I see a Poetry Dome, a cultural center and performance venue in the heart of LA dedicated to poetry and the transformational power of the creative process. It would be a place where old ways (ancient wisdom and ritual including poetry and the spoken-word) and new technology (recording studio, video streaming & webcasts) merge in service to personal and cultural change. A green building — with a roof garden!
Orbiting around this center, I see a fleet of tricked-out Peace-maker vans — mobile poetry units with the capacity to broadcast live poetry performances from outside a school or from a street corner where someone was killed — in order to bring poetic medicine directly to the streets, to the corners and blocks where healing is needed. I’m imagining Street Poets road trips too, where we take these vans on the road throughout California and the US.
I also see a retreat center/satellite site up in the mountains outside the city — a space where urban youth and young adults can re-connect with the elements, with the natural world. This is essential for the restoration of balance within a person, and within our culture as a whole.
II’d say creating an organizational culture that inspires, supports and celebrates personal growth in everyone who comes in contact with it. The metaphor that comes to mind is that of a river … I like to think of our organization as a channel through which people, young and old, can choose to shoot the rapids of their own lives and come out the other side in a different place, more grounded in their own gifts, power and purpose. Street Poets is a community in which that kind of deep personal work can be done. There are a number of our workshop alumni who have said over the years that they don’t think they would still be alive if it weren’t for Street Poets. If that is true for even one of those young people, I’d say that’s our biggest accomplishment.
Is this a trick question? The media feeds off of fear and stories that inspire fear in others — because, as they will be quick to tell you, that’s what sells. They glorify the disease we’re working to cure. They stoke the flames we’re working to cool. But we can’t wait for significant cultural change to happen on the level of the media, or for that matter, on the political level. Media people and politicians are, by nature, reactionaries. They respond to their audience and constituents. They reflect us. In my opinion, real change is going to come from the ground up, from people grounded in their power who have access to ways of knowing that transcend televisions and computers. That said, I think the internet and new media technologies ultimately will play an important role in connecting our world’s authentic leaders and true agents of change with those who may still be struggling to find themselves in the face of all this media-fed fear.
- Street Poets was hired recently by School Specialty Inc. to design the original content for a new breed of student planner scheduled to be distributed to schools throughout North America in the fall of 2010. The “UGO Planner” features original poetry, ancient wisdom and pieces of our Street Poets methodology informed by our many years spent reaching L.A.’s most “unreachable” kids.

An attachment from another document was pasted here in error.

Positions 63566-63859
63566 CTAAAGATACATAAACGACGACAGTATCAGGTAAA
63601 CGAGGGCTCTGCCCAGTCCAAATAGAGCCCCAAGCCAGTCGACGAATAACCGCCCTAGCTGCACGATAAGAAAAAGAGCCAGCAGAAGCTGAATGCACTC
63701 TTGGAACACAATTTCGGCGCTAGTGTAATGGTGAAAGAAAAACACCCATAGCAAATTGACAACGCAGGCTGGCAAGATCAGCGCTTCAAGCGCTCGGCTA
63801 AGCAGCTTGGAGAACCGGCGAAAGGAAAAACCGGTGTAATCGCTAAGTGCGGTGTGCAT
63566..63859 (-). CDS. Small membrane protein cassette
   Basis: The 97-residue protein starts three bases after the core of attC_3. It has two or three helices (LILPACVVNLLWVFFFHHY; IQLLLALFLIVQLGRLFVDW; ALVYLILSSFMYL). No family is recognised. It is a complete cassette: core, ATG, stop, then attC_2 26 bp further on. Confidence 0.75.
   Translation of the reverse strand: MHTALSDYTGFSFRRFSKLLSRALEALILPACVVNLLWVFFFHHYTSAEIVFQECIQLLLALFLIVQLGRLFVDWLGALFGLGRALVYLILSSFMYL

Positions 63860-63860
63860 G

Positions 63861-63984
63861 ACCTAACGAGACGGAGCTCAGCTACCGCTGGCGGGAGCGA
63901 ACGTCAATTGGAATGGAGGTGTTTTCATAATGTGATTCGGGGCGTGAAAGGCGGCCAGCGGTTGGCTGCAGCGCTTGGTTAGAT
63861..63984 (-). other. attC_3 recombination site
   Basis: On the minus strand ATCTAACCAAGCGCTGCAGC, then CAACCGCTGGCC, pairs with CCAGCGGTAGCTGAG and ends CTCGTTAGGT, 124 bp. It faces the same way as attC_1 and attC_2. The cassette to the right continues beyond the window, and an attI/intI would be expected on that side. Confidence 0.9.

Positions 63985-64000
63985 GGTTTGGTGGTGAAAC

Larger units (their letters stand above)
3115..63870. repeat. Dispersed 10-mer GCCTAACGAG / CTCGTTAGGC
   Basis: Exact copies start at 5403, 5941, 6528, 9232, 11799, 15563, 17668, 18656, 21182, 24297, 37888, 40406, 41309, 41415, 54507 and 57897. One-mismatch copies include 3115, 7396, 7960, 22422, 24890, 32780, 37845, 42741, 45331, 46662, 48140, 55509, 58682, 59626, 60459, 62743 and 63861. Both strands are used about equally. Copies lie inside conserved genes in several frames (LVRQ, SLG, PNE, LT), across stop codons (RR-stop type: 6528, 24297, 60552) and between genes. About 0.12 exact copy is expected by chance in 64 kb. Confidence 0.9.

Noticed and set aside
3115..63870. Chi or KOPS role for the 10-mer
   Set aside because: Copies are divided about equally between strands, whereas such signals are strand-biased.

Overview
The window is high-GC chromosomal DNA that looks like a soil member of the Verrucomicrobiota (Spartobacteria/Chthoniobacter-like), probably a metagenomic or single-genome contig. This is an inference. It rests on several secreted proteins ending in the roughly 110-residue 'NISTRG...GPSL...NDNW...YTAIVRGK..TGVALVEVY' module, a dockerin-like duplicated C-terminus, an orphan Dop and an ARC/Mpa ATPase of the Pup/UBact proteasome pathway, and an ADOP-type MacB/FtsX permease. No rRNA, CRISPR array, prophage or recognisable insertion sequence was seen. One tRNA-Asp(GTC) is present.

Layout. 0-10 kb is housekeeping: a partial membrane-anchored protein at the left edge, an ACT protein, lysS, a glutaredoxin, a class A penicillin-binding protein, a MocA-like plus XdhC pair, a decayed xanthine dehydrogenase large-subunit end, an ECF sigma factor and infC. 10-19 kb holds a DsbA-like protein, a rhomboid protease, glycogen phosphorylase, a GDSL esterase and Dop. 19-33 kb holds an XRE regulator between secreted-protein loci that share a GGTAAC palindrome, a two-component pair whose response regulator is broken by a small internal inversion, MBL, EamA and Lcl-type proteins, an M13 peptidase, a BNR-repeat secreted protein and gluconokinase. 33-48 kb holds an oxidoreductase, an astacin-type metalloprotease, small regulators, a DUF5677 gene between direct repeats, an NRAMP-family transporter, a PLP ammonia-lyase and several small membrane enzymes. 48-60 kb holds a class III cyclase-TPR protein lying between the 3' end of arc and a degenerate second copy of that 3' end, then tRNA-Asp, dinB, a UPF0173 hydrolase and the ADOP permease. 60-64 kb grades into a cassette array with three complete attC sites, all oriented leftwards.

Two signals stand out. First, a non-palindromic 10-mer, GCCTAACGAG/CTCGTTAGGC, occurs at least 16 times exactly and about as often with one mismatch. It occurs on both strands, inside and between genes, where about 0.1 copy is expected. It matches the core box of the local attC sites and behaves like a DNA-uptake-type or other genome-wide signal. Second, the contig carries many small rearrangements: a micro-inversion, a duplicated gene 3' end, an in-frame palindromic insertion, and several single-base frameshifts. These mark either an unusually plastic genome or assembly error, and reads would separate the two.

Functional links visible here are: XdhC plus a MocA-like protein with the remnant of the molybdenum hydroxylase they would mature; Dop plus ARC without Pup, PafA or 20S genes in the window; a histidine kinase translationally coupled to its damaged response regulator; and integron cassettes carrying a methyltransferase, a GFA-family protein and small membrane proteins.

- Street Poets first two hip-hop/spoken-word CDs, “Witness” and “Smoke Signals,” can be purchased for $10 each at cdbaby.com and they’re now available on iTunes as well!!! Definitely worth checking out …
- We use the ritual of poetry to help our youth and young adults tell their stories, and then when they’re ready, we use community rituals to help them shed those stories and clear the way for continued growth.
We’re often looking for internships and job opportunities for our youth and young adults – so leads on that front are always welcome. And of course, we are looking for fundraisers and people who are interested in helping keep our doors open and our workshops working. As with many non-profits, it is a challenging time for us on that front. We are actively looking to broaden and diversify our base of support, and to welcome those supporters into our creative community. If you’re interested in learning more about Street Poets, visit our website or, even better, drop in for our Seeking Peace poetry & meditation workshop on Tuesdays 4-6pm, or check out our next community open-mic event.
Ultimately, we hope people will get inspired by what we’re doing locally in LA and apply some of what we’ve learned to their own organizations, cities and communities. The intimate nature of the creative healing work we do demands that we maintain our organization at a manageable size. We still have room to grow, but we’re not looking to become the next United Way. We want to inspire people to create and nurture their own healing communities in their own backyards.
We’ve been blessed to receive very generous general operating support from the Annenberg Foundation from the beginning — it has helped to fund everything from our recording studio, to our juvenile detention camp poetry workshops, to our after-school poetry workshops, to our Street Poets violence intervention-themed outreach performances, to our community-wide open-mic events to the hot tub in my backyard (just kidding). In fact, it was the Annenberg Foundation that encouraged us to separate from our original non-profit partner, DreamYard, and establish our own independent California non-profit. They supported both of our organizations, but recognized that we were evolving in different ways, and encouraged us to embrace that evolution.